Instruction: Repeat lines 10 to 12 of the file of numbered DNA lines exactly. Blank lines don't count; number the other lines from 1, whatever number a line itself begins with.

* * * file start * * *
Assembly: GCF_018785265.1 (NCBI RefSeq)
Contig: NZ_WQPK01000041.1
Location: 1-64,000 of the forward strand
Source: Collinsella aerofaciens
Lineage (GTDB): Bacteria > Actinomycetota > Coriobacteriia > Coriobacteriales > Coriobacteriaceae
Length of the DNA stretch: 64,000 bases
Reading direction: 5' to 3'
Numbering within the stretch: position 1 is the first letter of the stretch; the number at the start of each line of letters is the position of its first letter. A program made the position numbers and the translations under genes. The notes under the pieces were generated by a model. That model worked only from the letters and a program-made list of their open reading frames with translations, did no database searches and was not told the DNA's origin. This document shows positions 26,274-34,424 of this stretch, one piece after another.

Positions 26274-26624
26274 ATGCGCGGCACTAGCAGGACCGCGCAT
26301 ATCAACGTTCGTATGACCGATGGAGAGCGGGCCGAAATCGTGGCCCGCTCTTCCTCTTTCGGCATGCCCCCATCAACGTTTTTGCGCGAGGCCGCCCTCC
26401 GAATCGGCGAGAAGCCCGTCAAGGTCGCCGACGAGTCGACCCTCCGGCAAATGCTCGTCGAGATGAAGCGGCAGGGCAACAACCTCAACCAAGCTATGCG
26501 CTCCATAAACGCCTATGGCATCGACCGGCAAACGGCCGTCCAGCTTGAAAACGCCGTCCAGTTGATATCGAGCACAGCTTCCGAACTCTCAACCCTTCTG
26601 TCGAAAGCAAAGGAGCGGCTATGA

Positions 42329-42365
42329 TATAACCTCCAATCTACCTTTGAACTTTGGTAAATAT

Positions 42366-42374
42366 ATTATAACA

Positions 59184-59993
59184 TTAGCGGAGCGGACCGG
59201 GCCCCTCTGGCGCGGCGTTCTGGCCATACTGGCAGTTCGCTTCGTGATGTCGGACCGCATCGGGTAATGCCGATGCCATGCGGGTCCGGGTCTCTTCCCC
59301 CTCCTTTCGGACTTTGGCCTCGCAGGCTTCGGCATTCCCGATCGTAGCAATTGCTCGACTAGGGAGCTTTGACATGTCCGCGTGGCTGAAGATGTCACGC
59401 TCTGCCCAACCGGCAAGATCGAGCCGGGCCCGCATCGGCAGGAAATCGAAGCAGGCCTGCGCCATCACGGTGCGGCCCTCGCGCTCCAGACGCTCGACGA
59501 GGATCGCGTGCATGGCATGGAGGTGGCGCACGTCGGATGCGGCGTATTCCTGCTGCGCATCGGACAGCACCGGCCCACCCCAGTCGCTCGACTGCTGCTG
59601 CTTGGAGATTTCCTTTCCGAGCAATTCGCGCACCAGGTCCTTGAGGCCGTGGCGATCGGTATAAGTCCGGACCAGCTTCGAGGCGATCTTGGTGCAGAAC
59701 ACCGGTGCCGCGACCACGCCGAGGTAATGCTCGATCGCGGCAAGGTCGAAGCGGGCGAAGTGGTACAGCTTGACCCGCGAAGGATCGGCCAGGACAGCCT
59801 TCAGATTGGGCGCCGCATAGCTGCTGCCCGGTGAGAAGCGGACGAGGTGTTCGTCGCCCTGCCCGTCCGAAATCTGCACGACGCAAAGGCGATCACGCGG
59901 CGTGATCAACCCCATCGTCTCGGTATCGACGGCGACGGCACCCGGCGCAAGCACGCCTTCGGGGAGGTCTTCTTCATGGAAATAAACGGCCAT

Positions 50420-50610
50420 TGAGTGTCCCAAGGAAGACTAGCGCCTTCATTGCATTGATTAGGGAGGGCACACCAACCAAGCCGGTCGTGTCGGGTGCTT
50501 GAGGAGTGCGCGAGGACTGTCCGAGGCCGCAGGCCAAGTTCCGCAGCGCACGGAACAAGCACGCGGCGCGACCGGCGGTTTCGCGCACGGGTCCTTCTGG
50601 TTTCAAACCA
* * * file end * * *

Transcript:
26274 ATGCGCGGCACTAGCAGGACCGCGCAT
26301 ATCAACGTTCGTATGACCGATGGAGAGCGGGCCGAAATCGTGGCCCGCTCTTCCTCTTTCGGCATGCCCCCATCAACGTTTTTGCGCGAGGCCGCCCTCC
26401 GAATCGGCGAGAAGCCCGTCAAGGTCGCCGACGAGTCGACCCTCCGGCAAATGCTCGTCGAGATGAAGCGGCAGGGCAACAACCTCAACCAAGCTATGCG